Transporting a sick person by wheelbarrow is a sad image that throws dust on Africans as not human beings
In all the African countries, including Ghana, since it’s the government’s priority to provide a better health system to sustain the weak and fragile ones already in the cities, the essence of providing of rural areas health facilities becomes the last result or not even an important issue at all.
The reason many rural areas in Africa lack health posts and sick villagers have to travel to far places to seek medical treatment. Very often, rural dwellers aren’t given any attention because they are considered as villagers but the fact is they also play their role as farmers to feed the nation.
Many trained healthcare workers are unemployed because all of them live in the big cities which clinics and hospitals are already full with workers, yet it’s not an important issue to many African leaders to provide health facilities in rural areas, to give employment to thousands of unemployed nurses living in the cities.
It is obvious that many nurses wouldn’t be interested to work in rural areas due to the bad or poor living conditions; however, if the government could provide a rural area an health post, definitely, there should be a proper road, communication and a good source of drinking water.
This is a tough job and since most African leaders hate challenges due to the cost of such projects, the condition in rural areas never improves. Even common agricultural products can’t get to the markets due to bad roads and the lack of transportation.
This is one of the reasons prices of agricultural products feeding Ghanaians aren't easy to afford.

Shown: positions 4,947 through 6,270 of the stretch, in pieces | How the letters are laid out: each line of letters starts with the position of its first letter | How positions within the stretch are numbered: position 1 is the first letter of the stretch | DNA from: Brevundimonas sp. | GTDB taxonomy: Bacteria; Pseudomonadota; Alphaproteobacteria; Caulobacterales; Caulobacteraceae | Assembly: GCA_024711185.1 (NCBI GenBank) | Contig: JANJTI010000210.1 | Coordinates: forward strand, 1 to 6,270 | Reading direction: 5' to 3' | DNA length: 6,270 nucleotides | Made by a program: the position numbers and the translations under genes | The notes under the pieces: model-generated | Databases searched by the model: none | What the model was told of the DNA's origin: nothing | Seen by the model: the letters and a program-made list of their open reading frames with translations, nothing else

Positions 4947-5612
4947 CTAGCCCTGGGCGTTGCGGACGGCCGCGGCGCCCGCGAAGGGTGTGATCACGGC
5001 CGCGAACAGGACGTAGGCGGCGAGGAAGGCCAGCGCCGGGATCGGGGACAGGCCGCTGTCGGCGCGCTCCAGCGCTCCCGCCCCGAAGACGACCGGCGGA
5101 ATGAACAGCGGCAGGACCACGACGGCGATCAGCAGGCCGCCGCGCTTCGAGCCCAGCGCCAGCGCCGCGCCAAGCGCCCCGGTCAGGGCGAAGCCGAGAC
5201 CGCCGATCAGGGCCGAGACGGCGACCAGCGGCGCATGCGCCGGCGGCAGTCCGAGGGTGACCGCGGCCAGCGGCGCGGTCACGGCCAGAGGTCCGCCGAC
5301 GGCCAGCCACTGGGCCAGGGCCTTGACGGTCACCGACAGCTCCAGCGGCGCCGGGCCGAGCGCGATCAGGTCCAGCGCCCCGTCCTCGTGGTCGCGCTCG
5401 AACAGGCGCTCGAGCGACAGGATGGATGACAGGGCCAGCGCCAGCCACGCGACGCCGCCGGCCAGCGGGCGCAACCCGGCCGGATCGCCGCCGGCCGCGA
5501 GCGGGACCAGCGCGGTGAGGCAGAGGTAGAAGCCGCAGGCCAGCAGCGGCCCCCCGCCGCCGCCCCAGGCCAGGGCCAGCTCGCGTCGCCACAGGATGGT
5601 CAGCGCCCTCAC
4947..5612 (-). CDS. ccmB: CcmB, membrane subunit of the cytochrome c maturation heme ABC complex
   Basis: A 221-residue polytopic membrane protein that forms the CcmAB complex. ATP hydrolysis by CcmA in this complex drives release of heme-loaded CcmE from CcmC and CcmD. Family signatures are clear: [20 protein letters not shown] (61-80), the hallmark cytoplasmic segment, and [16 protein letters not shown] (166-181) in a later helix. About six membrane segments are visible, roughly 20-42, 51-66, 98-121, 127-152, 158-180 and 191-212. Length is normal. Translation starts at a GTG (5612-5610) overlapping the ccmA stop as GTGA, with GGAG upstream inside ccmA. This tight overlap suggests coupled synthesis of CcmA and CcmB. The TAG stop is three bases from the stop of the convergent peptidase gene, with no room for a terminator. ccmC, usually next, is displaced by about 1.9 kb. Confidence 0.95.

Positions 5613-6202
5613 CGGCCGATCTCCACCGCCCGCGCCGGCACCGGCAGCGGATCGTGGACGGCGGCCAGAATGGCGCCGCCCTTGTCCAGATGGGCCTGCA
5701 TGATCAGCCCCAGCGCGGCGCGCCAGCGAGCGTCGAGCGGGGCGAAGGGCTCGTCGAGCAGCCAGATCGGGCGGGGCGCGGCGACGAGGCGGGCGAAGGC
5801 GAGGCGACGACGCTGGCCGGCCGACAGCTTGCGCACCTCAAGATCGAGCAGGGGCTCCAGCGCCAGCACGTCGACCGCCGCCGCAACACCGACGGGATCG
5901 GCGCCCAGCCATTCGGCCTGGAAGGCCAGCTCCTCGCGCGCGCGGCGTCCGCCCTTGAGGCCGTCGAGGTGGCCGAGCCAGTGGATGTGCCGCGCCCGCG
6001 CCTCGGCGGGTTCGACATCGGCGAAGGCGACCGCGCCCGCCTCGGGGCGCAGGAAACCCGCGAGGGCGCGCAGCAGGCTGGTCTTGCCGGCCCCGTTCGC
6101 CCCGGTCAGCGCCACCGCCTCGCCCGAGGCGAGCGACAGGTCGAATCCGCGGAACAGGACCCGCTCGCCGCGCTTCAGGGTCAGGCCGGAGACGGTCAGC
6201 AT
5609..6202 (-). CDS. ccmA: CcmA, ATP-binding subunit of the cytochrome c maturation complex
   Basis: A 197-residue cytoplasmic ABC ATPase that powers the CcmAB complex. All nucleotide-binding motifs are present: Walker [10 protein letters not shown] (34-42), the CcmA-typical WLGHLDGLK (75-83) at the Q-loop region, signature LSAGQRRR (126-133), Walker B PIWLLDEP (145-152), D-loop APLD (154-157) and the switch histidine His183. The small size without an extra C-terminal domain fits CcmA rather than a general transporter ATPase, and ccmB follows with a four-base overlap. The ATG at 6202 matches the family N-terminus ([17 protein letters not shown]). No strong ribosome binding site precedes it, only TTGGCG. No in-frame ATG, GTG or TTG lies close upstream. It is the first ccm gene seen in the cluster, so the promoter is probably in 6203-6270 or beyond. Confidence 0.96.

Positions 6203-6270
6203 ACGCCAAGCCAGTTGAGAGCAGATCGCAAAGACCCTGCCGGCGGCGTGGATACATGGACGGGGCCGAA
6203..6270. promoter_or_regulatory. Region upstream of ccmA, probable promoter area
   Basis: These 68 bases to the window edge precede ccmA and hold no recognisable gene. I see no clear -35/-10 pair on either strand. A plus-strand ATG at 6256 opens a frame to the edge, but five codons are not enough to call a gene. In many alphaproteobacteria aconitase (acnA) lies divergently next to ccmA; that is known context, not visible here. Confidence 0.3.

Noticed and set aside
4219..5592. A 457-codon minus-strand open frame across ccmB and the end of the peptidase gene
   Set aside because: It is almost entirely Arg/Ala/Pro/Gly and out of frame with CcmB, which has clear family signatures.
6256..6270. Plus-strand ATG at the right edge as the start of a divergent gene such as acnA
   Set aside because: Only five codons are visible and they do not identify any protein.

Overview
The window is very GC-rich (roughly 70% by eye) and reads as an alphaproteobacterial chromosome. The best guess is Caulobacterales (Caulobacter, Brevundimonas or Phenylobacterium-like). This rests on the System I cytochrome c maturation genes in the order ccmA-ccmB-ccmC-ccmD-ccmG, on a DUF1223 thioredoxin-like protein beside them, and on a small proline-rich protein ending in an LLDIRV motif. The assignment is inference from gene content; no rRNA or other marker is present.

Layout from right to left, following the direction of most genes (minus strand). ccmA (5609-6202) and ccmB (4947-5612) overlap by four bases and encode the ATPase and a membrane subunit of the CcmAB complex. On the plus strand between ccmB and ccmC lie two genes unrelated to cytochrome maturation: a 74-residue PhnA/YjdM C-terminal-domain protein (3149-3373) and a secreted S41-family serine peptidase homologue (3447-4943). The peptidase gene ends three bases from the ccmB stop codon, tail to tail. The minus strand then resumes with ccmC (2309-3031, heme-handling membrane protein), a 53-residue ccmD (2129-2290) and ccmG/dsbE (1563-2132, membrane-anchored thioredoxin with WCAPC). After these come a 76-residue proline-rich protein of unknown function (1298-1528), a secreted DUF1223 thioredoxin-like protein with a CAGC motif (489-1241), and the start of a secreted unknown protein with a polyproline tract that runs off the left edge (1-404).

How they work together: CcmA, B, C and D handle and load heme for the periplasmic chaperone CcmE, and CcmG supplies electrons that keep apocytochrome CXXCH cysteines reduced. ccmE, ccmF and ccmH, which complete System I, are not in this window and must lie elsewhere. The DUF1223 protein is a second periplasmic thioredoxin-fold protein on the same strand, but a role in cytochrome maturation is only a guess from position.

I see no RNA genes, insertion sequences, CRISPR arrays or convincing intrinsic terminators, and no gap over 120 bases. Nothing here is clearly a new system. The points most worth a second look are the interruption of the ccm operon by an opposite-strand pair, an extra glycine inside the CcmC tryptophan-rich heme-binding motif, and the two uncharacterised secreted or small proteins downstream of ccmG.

Access to health care is recognized as a fundamental human right globally, therefore, rural dwellers deserve better healthcare system like the urban. Running from such challenges can never create a good country.
Africa is not a poor continent, taking its vast resources into consideration; therefore, Ghana isn’t poor either.
The NPP or NDC must show its greatness as a political party, which stands for the people to provide a better healthcare system for the poor, the deprived sick and the ailing population in the rural areas of Ghana. That will determine the best political party in Ghana.
Joel Savage is a Ghanaian-Belgian journalist and author. The accredited press-card holder of the Flemish Journalists Association once contributed regularly to the features column of the Daily Graphic, The Mirror, Ghanaian Times and the Weekly Spectator. The writer currently lives in Belgium.,
Disclaimer: "The views/contents expressed in this article are the sole responsibility of Joel Savage and do not neccessarily reflect those of Modern Ghana. Modern Ghana will not be responsible or liable for any inaccurate or incorrect statements contained in this article."